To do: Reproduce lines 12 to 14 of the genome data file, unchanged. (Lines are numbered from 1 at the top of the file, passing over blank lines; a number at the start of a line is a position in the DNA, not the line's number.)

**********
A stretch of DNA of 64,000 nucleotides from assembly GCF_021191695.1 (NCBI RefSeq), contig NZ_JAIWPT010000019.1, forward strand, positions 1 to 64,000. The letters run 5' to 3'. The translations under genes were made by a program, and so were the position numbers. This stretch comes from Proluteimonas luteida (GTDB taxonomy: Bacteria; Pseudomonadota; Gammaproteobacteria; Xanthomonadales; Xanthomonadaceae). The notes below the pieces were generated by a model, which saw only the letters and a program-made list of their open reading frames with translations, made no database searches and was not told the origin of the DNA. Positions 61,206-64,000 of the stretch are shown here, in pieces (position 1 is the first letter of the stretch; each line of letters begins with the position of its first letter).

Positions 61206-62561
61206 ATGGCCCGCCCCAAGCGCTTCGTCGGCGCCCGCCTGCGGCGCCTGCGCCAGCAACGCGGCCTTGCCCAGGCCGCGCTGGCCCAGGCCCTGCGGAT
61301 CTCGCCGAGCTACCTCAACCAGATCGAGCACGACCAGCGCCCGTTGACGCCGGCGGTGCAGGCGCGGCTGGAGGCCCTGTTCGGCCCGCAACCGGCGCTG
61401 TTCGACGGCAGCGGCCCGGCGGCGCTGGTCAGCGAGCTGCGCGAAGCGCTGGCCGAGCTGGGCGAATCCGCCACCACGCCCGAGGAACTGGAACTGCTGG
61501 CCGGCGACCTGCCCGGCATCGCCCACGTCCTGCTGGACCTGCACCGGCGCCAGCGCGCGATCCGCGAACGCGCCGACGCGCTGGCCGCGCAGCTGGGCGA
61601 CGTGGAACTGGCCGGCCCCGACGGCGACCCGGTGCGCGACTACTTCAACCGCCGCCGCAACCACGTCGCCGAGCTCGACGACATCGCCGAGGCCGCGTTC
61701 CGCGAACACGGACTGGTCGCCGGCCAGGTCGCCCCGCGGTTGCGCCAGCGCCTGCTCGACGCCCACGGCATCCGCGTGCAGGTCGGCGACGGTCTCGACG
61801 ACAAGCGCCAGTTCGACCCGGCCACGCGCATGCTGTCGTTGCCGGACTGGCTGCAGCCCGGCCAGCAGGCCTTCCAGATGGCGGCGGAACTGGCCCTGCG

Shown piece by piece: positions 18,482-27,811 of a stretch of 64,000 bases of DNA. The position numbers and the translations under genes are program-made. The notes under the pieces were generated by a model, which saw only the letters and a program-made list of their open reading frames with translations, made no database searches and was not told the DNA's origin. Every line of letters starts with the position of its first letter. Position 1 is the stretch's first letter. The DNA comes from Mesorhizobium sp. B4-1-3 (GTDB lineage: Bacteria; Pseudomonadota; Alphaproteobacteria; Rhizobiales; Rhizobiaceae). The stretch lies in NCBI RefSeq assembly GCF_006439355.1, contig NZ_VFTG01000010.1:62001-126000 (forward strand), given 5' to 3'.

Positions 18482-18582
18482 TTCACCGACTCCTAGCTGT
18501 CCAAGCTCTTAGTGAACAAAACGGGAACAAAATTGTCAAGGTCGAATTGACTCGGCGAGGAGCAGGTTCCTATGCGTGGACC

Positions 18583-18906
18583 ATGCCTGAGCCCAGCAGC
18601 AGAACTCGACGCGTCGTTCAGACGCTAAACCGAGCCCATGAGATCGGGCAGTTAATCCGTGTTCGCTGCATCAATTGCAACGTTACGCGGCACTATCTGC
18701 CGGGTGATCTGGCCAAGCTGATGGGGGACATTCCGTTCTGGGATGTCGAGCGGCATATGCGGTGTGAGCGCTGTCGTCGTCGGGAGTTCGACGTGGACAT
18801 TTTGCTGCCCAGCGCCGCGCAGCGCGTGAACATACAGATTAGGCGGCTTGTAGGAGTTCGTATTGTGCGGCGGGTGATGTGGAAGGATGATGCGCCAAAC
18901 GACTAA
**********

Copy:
18482 TTCACCGACTCCTAGCTGT
18501 CCAAGCTCTTAGTGAACAAAACGGGAACAAAATTGTCAAGGTCGAATTGACTCGGCGAGGAGCAGGTTCCTATGCGTGGACC

Positions 18583-18906